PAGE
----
I have recently been granted membership to The Anglo-Omani Society and attended my first function in their Mayfair headquarters. It is great to learn more about the country’s fascinating culture and heritage, as well as the strong bond between Oman and Britain.
After the evening’s proceedings had finished, I happened to notice a Chelsea Pensioner amongst us, easily identifiable by his famous Scarlet Coat and medals proudly adorning his chest. Naturally I went and spoke to him, having the utmost respect for all that he was prepared to sacrifice for our country. I soon learned that he was 88 year old John Carbis, In-Pensioner (resident) at The Royal Hospital for some 20 years. As our brief but captivating conversation drew to a close, John invited me to a tour and lunch at the hospital- something one could only dream of ever happening.
For over three hundred years, The Royal Hospital has provided a ‘welcoming home and way of life’ for veterans of the British Army. Founded by HRH King Charles II in 1692, the elegant Sir Christopher Wren designed buildings in London’s prestigious Chelsea neighbourhood became home to those that have been ‘broken by age or war’. The hospital crest shares the same Old French maxim as the British chivalric Order of the Garter. ‘Honi soit qui mal y pense’ translates as ‘may he be shamed who thinks badly of it’- likely to be a reference to those that question the importance of an establishment and military force. King Charles II himself was inspired to set up the hospital by Les Invalides in Paris, an older French equivalent of The Royal Hospital that we are familiar with today. The buttons on all Royal Hospital uniforms are engraved with the Royal Crown and the letters RCI. This stands for Royal Corps of Invalids.
We met at The London Gate at 11am sharp and I was soon treated to a tour of the museum, filled with artefacts telling the fascinating history of this fine institution. We then embarked on a tour of the hospital itself, including visiting The Long Wards (actual residences of the pensioners), something very few get to see. Lunch was situated in the stunning surroundings of The Great Hall, where the walls bear the names of every battle entered by the British Army since the hospital’s founding, including recent conflicts in Iraq and Afghanistan. Given that it was a Friday, in keeping with British tradition the menu consisted of fish and chips with mushy peas followed by a fabulous but seldom seen dessert of jelly and custard. There I was, dining amongst living history.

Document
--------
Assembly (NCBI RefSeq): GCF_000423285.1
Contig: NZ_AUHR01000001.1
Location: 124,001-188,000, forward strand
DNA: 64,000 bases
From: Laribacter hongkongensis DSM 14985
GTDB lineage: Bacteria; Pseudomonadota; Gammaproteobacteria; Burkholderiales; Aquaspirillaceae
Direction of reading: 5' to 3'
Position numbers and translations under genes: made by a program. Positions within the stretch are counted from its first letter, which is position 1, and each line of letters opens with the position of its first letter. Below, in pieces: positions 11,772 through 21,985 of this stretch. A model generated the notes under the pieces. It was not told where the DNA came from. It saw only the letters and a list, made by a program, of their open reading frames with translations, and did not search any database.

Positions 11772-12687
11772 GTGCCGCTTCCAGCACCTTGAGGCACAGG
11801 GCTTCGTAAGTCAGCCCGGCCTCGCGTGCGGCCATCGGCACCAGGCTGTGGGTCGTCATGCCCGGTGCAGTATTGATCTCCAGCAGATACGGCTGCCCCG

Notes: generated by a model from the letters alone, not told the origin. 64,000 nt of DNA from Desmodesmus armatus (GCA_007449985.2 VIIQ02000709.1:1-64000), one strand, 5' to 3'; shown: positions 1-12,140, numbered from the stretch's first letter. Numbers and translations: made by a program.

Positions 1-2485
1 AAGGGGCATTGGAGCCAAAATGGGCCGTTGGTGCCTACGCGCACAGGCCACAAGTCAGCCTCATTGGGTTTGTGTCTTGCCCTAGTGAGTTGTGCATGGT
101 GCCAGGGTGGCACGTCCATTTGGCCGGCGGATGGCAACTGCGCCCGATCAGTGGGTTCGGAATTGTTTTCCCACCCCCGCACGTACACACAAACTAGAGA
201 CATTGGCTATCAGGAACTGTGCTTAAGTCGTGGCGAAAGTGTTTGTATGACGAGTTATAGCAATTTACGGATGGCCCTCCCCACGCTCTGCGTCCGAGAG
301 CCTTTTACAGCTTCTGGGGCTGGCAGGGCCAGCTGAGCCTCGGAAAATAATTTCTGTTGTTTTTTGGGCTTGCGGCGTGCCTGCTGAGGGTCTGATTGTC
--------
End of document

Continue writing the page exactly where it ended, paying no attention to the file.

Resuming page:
It was a real privilege to visit the hospital and learn more about the world famous institution. As Sir Jacob Astley once said in his soldiers’ prayer in 1642 – “O Lord you know how occupied I shall be this day. If I forget thee do not forget me”. That is one thing we must never do; no matter how dependant these remarkable people become, we cannot neglect them. Here’s to another three hundred years of The Royal Hospital.
Joe Holsgrove with In-Pensioner of 20 years, John C Carbis IEng FICW MInstRE.
The Great Hall. Notice the battle listings decorating the walls as a constant reminder of the commitment and sacrifice of the British Army.
The Wren Chapel. Notice the painting of the Resurrection in the half dome of the apse by Sebastiano Ricci, 1714.
Figure Court. At the heart of hospital buildings, this courtyard takes its name from the gilded statue of King Charles II. Created and presented to the King by Grinling Gibbons in 1682, it stands proudly amongst the stunning architecture.
Figure Court’s flag pole, with views of The State Apartments in the background.